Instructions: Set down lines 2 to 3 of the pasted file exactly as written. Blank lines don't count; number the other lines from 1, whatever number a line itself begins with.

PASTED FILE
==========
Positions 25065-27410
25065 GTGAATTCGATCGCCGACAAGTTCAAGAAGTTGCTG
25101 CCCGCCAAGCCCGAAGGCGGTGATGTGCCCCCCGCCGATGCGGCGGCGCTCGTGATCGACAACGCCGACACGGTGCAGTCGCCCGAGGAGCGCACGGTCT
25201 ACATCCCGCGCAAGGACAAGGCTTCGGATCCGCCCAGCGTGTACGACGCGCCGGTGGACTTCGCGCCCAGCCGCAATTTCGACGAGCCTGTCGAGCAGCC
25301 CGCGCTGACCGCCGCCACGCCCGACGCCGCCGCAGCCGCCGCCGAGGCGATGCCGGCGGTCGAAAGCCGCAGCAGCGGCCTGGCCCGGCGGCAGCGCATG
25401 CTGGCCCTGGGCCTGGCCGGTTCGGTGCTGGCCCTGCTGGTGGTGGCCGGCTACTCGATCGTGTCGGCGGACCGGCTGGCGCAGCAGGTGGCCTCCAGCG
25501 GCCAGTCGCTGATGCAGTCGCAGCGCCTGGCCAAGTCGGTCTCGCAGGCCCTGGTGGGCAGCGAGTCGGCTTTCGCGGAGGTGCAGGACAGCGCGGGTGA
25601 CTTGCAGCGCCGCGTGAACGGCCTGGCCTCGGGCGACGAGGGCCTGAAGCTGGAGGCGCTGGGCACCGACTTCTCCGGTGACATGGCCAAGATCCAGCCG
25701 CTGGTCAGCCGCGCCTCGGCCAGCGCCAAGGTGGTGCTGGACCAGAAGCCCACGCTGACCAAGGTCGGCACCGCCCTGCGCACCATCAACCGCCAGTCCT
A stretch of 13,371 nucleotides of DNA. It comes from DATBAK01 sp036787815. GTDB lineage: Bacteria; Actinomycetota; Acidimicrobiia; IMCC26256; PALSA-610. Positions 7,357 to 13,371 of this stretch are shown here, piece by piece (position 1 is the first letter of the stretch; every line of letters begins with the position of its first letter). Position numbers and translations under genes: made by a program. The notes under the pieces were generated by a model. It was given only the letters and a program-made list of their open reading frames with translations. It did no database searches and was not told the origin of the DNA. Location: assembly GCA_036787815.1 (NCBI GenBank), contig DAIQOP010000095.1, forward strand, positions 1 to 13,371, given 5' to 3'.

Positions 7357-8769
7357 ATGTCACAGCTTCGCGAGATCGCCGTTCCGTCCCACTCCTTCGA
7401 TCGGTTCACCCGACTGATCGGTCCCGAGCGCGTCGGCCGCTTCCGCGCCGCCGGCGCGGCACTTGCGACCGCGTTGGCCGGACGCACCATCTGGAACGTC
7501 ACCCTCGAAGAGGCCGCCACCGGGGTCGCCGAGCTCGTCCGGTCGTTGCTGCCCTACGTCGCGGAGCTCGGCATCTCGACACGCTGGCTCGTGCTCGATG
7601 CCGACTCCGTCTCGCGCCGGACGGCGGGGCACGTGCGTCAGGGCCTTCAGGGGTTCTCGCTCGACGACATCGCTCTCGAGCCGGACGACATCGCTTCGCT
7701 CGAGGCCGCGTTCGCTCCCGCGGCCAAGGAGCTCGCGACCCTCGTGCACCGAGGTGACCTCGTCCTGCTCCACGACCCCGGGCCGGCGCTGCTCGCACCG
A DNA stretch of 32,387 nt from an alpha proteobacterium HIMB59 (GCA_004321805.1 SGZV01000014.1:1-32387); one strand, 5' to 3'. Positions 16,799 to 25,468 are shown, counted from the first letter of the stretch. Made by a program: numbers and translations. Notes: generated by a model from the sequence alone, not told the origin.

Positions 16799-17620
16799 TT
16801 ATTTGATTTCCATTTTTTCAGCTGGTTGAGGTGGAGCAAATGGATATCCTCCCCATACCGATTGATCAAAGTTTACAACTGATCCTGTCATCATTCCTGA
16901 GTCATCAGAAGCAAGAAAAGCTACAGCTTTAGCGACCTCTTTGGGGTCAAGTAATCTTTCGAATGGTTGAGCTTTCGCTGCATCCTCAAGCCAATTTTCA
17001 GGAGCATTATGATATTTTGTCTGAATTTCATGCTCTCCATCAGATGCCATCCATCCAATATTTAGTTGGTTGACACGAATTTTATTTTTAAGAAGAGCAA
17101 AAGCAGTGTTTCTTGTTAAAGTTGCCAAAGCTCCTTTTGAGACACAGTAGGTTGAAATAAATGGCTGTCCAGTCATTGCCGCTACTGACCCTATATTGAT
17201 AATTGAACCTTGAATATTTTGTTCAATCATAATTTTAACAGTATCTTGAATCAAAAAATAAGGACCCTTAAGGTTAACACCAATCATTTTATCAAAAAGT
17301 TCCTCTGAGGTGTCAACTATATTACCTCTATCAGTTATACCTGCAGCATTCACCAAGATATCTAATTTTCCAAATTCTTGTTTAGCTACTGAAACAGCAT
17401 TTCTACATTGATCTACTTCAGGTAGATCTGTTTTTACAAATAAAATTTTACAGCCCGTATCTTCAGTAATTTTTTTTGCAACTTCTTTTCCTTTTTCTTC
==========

25065 GTGAATTCGATCGCCGACAAGTTCAAGAAGTTGCTG
25101 CCCGCCAAGCCCGAAGGCGGTGATGTGCCCCCCGCCGATGCGGCGGCGCTCGTGATCGACAACGCCGACACGGTGCAGTCGCCCGAGGAGCGCACGGTCT